Presently, VIA Rail Canada service runs from Toronto to Montréal along the North Shore of the St. Lawrence River, and service onward to Québec via the south shore of the St. Lawrence. Service through Ottawa diverges at Brockville and rejoins at Coteau. This proposal would add two new routes to the network - Toronto to Ottawa via Peterborough, and Montréal to Québec via Trois-Rivieres. Modest service improvements would come to the existing routes, but these new routes would be largely free of freight train traffic and excellent service levels could be offered.
This would be really good for passengers travelling between the largest cities (Toronto, Ottawa, Montréal and Québec), while still preserving service to medium-sized cities like Kingston and Brockville. This is key, as a seat that turns over at Kingston is a seat that is being paid for twice.
This isn't French-style high-speed rail, but given that Q2 2018 was VIA Rail Canada's 17th consecutive quarter of ridership growth, it's clear to me that mega-projects aren't always the right tool to build ridership and shift people onto more sustainable means of travel.
If you need to get from, say, Toronto to Windsor - a route I know very well - as fast as possible then flying is an option. There are 4 daily Porter Flights from Billy Bishop, and 4 daily Air Canada Flights from Pearson. The train's strengths are in its ability to serve multiple travel markets in one run. The Toronto - London business traveller, the Woodstock - London - Chatham day-tripper, and the London - Windsor student traveller are all served by one train. All this is in addition to someone going all the way from Toronto to Windsor.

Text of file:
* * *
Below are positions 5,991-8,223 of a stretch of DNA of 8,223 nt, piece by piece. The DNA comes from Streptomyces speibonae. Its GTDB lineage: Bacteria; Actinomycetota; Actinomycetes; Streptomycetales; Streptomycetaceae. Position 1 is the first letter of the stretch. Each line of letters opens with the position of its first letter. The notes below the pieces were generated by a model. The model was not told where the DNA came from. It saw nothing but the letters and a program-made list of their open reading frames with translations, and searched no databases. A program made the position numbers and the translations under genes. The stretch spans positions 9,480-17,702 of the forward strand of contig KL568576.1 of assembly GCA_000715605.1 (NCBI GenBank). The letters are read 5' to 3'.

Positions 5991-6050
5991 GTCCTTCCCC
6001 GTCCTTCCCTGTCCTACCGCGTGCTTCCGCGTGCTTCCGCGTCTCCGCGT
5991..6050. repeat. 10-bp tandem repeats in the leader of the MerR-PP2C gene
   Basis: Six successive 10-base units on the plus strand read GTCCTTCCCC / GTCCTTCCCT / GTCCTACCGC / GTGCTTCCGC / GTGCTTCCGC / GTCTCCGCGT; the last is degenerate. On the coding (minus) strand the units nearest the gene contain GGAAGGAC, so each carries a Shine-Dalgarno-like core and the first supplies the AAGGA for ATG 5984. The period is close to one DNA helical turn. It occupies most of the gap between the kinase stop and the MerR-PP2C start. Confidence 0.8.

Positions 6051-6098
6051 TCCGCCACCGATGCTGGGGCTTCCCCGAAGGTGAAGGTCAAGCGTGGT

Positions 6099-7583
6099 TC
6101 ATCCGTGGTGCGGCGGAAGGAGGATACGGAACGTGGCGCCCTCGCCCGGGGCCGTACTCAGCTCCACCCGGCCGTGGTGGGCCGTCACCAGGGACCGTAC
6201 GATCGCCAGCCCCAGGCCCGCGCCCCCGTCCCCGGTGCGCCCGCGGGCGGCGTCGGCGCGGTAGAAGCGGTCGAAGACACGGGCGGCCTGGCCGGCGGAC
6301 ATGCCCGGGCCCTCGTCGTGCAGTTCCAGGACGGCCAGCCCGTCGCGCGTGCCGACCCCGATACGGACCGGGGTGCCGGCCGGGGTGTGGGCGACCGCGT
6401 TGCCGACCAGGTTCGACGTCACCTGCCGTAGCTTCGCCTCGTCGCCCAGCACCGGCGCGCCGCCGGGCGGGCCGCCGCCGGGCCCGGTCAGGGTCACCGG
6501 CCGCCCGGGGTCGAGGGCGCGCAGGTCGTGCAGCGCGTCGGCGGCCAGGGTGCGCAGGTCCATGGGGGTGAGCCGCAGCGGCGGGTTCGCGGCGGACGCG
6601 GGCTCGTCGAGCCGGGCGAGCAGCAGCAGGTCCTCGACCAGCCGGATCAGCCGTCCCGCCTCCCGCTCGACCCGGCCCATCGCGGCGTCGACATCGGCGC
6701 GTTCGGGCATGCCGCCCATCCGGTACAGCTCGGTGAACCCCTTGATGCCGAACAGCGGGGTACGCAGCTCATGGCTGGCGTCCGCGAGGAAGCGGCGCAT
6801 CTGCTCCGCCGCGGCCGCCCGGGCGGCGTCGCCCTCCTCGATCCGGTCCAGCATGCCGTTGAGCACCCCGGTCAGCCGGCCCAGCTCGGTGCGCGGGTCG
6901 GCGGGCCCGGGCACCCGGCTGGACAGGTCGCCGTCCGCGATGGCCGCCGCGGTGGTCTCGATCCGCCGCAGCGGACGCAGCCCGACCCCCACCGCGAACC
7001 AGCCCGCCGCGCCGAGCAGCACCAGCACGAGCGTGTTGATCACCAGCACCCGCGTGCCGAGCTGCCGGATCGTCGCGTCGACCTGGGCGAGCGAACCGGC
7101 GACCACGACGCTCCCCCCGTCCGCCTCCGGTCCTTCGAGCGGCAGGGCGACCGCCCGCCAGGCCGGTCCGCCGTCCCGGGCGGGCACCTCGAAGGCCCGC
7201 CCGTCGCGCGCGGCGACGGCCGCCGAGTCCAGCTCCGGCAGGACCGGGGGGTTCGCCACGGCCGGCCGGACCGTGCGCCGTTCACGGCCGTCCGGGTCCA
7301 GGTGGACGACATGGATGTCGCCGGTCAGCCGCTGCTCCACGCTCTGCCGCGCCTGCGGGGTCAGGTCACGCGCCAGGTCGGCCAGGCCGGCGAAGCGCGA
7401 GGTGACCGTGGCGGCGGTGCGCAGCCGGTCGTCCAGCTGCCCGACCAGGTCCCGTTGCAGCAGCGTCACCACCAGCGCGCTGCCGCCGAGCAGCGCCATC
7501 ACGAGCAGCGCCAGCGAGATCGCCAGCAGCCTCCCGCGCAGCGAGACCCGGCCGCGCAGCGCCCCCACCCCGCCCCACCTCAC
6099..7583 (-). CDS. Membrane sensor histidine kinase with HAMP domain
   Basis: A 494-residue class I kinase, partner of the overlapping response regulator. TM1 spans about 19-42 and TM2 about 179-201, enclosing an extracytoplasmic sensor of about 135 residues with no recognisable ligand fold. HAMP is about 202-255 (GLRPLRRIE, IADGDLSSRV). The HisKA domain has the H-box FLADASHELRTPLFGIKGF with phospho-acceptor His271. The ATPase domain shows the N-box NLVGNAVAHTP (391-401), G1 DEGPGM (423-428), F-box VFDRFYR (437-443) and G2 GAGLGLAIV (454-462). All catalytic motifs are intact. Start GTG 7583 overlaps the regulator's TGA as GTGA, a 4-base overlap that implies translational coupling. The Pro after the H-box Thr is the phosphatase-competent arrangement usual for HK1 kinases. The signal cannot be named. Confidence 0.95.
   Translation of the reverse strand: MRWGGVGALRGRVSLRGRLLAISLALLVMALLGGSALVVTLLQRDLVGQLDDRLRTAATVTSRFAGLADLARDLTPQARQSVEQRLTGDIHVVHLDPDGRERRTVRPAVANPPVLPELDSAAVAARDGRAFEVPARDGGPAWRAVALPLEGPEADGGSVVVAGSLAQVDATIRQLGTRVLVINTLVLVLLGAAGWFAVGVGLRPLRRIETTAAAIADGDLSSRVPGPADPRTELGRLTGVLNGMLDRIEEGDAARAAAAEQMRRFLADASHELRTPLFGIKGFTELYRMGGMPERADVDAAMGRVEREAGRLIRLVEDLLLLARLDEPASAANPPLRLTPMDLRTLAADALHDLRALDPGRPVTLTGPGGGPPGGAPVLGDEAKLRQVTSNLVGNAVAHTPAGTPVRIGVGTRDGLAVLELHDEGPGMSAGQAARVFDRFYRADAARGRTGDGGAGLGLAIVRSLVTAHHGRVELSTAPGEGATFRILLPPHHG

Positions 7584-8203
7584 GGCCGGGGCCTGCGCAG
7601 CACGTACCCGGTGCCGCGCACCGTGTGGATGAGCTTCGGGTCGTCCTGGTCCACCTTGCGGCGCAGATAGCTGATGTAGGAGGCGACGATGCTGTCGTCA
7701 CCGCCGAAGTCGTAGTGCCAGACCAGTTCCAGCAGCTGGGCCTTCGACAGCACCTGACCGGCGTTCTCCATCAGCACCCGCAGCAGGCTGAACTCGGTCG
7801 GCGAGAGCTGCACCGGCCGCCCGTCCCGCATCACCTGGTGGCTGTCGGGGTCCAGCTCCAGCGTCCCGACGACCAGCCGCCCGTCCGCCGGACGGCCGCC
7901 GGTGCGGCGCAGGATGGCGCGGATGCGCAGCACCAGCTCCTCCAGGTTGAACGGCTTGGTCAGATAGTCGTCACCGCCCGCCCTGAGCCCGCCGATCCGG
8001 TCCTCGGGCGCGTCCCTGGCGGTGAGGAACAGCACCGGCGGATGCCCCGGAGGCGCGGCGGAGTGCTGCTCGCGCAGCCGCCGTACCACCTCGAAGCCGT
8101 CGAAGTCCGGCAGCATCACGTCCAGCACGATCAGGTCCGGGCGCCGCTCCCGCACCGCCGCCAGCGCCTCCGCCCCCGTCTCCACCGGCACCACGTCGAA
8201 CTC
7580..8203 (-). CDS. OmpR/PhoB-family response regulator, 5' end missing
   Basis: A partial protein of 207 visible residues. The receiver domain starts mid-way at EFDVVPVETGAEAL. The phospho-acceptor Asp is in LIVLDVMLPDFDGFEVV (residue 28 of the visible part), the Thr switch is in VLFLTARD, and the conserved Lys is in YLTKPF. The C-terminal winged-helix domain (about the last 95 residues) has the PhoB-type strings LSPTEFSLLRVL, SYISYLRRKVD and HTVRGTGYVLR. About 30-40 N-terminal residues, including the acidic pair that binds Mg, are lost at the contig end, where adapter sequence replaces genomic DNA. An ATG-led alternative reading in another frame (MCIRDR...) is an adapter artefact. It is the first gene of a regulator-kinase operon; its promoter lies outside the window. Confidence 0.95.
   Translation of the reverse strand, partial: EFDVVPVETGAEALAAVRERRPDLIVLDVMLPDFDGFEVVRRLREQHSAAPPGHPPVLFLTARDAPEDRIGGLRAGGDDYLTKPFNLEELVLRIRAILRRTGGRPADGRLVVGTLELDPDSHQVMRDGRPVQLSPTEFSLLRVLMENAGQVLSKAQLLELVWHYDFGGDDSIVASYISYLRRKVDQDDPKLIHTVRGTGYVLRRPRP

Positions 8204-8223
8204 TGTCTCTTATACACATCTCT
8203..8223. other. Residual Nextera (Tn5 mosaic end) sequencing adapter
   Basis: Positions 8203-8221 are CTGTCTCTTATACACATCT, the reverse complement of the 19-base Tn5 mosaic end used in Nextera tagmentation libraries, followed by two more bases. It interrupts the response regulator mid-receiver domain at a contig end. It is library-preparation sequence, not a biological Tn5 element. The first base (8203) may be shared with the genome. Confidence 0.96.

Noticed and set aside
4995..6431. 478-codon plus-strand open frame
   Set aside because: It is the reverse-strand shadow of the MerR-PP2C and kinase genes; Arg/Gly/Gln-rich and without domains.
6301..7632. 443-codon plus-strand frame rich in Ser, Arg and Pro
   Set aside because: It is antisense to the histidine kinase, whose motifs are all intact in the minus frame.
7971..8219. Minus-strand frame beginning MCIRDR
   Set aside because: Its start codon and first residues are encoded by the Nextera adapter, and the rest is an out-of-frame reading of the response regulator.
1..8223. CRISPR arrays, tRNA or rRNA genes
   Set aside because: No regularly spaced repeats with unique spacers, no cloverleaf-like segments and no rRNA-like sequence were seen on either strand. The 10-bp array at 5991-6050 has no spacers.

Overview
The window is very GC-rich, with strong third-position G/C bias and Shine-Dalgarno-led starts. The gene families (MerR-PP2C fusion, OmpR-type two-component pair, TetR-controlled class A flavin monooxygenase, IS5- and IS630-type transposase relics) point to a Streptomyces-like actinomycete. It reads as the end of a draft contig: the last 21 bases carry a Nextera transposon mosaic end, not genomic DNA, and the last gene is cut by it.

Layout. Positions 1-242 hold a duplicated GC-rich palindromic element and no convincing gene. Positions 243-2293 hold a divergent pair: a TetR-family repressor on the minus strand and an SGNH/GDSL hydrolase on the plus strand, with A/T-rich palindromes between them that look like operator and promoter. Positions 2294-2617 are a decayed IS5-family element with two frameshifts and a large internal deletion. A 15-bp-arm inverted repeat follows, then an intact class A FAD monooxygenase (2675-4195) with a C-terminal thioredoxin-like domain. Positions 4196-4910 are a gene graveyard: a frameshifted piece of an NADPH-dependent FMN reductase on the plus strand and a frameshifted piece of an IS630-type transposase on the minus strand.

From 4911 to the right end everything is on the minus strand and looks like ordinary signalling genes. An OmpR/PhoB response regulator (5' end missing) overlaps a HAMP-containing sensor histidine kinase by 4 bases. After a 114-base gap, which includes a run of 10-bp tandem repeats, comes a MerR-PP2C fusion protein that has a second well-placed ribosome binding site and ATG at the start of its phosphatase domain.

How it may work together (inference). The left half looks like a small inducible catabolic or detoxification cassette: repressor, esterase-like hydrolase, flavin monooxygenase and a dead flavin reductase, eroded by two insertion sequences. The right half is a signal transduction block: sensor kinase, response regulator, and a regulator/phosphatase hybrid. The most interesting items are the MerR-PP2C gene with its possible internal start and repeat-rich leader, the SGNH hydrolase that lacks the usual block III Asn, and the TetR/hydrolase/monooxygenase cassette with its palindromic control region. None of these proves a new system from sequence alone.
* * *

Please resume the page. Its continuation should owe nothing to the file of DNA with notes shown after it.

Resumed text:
Why not play to your strengths?
With all that said, there is one issue that needs to be mentioned. The Mount Royal tunnel in Montréal used to be how passenger trains along the north shore of the St. Lawrence accessed Gare Central, but it is being converted to accommodate automated light rail trains. This means that in the interim, north shore VIA Rail trains won't be able to get downtown - passengers will have to change at an uptown station. This will be resolved as we complete the move towards a next-generation signalling system, but this underscores the need for a national transit strategy.